FOR IMMEDIATE RELEASE
U.S. Supreme Court to Decide If Unlawfully Seized Evidence Can Be Used By Police
DETROIT, Michigan - January 9 - The national American Civil Liberties Union and the American Civil Liberties Union of Michigan appeared today before the U.S. Supreme Court to argue that police should not be able to use evidence found in a home if the officers did not meet the “knock and announce” requirement and therefore entered the home illegally. The ACLU is representing Booker T. Hudson, a Michigan homeowner.
“It’s undisputed that the police violated the Fourth Amendment by barging into Mr. Hudson’s home without ‘knocking and announcing,’” said David A. Moran, Assistant Professor at Wayne State University Law School and the ACLU cooperating attorney who argued the case before the Court. “The question is whether evidence should be suppressed in order to deter the police from violating the ‘knock and announce’ requirement.”
According to the ACLU, Detroit police broke into Hudson’s home without knocking and announcing, as required by law. Once inside, the police found a small quantity of drugs and arrested Hudson for possession, which caused him to be placed on probation for eighteen months. Hudson's legal attempt to suppress the evidence found in his home on the basis of the “knock and announce” violation was denied because of a 1999 Michigan Supreme Court ruling that evidence found after such a violation was not eligible for suppression.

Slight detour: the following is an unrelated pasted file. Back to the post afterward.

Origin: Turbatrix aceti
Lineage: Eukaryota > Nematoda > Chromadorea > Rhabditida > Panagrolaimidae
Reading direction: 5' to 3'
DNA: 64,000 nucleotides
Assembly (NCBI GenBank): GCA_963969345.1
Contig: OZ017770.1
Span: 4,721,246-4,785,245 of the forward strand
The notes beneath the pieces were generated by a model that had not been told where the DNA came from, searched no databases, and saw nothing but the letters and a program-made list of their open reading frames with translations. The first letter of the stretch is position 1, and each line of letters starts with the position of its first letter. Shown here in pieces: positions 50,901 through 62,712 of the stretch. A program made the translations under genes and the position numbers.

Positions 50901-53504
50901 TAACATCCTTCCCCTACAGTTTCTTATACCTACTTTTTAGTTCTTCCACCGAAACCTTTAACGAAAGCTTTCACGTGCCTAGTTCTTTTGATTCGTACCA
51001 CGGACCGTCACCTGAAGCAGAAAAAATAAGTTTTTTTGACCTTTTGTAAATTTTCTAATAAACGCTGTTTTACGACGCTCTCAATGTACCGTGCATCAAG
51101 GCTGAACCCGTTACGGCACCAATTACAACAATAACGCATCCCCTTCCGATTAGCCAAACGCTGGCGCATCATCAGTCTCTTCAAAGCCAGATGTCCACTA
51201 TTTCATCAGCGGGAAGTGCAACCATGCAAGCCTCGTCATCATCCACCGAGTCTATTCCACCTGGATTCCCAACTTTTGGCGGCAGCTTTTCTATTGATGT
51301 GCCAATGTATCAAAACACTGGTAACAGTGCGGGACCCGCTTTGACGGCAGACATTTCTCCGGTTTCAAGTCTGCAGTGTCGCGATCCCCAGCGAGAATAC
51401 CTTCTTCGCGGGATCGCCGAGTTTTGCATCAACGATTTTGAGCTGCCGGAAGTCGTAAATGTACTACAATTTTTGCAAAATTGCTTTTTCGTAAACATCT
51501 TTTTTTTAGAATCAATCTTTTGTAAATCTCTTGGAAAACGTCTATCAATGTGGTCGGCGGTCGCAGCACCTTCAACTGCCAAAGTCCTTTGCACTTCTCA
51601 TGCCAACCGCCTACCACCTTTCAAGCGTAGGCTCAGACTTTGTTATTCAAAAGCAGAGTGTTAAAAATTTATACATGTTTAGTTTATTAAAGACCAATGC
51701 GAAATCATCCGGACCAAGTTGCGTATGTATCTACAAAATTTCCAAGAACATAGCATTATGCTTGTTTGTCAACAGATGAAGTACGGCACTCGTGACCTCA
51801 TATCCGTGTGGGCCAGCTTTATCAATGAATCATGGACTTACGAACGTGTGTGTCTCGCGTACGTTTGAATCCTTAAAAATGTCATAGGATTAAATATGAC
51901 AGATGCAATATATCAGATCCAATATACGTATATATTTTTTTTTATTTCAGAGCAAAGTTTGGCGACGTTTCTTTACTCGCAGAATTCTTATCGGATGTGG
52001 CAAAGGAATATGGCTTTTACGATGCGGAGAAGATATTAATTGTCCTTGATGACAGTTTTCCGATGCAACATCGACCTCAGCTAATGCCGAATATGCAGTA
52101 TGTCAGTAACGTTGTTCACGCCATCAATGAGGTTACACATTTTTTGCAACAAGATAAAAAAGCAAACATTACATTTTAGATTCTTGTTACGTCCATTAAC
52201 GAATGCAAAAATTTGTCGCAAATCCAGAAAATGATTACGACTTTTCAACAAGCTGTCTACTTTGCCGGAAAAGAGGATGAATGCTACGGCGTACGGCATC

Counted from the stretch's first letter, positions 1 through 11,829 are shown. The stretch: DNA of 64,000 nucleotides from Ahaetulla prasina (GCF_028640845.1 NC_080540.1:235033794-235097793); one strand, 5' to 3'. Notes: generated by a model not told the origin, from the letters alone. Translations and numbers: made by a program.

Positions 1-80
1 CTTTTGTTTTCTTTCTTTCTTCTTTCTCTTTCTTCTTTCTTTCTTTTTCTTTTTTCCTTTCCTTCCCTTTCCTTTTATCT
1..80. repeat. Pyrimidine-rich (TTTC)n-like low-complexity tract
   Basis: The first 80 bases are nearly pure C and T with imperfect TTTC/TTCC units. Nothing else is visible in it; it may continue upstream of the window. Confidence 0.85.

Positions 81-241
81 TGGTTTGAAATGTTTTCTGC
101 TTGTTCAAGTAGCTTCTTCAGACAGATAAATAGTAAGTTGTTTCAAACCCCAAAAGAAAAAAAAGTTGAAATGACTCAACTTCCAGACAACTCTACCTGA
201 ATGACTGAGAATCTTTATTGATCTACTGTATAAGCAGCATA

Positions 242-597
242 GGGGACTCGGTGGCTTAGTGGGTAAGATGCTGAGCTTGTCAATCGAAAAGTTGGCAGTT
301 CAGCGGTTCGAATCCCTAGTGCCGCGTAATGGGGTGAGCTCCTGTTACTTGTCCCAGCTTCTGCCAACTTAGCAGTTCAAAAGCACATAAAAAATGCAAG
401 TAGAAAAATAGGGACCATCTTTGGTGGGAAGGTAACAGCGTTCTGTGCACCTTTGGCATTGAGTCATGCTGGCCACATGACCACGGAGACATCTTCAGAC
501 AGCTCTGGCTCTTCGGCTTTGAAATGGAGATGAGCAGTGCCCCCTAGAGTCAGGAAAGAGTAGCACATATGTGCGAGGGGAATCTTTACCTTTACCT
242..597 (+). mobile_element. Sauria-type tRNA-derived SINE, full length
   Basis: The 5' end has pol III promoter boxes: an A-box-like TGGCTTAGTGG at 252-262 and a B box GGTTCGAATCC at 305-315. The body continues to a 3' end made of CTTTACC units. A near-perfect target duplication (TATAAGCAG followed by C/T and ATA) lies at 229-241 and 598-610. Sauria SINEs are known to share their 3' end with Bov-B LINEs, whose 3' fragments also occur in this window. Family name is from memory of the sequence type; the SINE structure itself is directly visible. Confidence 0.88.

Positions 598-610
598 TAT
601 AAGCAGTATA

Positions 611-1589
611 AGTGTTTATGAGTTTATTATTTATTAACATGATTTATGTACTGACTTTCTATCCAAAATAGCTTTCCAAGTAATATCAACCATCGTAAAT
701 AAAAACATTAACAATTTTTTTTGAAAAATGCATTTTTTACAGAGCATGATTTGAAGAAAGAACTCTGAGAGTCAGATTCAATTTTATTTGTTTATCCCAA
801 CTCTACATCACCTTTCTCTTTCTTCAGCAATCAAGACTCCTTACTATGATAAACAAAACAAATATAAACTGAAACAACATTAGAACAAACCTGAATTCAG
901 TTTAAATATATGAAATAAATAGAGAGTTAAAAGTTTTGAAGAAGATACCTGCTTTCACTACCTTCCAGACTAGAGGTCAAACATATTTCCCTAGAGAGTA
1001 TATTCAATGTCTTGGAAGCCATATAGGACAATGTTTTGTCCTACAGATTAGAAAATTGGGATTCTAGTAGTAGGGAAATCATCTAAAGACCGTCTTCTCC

In a 1995 U.S. Supreme Court opinion Justice Clarence Thomas, writing for the
Court, stressed that the “knock and announce” requirement protects the dignity
of residents by allowing them a reasonable time to make themselves presentable
before the police enter, and also protects private property by allowing
residents an opportunity to open their door instead of having the doors
destroyed by a police battering ram.
In addition to Moran and Moss, Hudson is represented by Steven R. Shapiro of the national ACLU, Michael Steinberg of the ACLU of Michigan, Timothy O’Toole and Richard D. Korn.
To read the brief, go to: www.aclu.org/scotus/2005/21345lgl20050922.html